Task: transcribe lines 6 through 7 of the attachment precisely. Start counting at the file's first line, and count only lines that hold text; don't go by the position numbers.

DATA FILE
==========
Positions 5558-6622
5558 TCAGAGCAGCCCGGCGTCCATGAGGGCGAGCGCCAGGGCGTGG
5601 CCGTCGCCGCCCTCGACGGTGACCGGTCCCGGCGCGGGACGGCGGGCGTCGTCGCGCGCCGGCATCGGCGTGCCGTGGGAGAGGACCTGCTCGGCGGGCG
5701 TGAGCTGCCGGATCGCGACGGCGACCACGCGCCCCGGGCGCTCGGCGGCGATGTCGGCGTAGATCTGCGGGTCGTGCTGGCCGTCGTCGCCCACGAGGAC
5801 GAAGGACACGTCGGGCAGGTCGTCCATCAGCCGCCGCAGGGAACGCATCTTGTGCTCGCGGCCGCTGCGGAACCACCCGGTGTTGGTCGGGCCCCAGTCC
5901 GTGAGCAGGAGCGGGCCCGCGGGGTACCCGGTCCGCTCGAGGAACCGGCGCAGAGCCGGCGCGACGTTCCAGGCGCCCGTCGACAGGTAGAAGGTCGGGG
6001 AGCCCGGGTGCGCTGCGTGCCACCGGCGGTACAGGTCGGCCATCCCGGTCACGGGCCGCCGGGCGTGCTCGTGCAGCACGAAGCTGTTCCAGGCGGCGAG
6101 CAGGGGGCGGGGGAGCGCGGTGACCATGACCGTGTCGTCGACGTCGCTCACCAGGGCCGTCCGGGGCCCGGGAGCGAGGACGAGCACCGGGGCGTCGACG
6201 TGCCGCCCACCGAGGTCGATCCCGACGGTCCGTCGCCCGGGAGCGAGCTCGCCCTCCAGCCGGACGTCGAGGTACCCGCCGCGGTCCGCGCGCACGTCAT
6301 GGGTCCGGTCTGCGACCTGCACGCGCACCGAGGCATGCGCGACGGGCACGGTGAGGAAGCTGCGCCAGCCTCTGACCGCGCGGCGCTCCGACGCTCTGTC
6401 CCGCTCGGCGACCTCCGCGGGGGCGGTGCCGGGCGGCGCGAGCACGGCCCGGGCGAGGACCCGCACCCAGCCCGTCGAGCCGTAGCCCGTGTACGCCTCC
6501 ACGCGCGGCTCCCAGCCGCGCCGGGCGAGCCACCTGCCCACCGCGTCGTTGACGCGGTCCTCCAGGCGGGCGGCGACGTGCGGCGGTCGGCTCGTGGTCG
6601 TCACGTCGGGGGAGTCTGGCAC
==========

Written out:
5901 GTGAGCAGGAGCGGGCCCGCGGGGTACCCGGTCCGCTCGAGGAACCGGCGCAGAGCCGGCGCGACGTTCCAGGCGCCCGTCGACAGGTAGAAGGTCGGGG
6001 AGCCCGGGTGCGCTGCGTGCCACCGGCGGTACAGGTCGGCCATCCCGGTCACGGGCCGCCGGGCGTGCTCGTGCAGCACGAAGCTGTTCCAGGCGGCGAG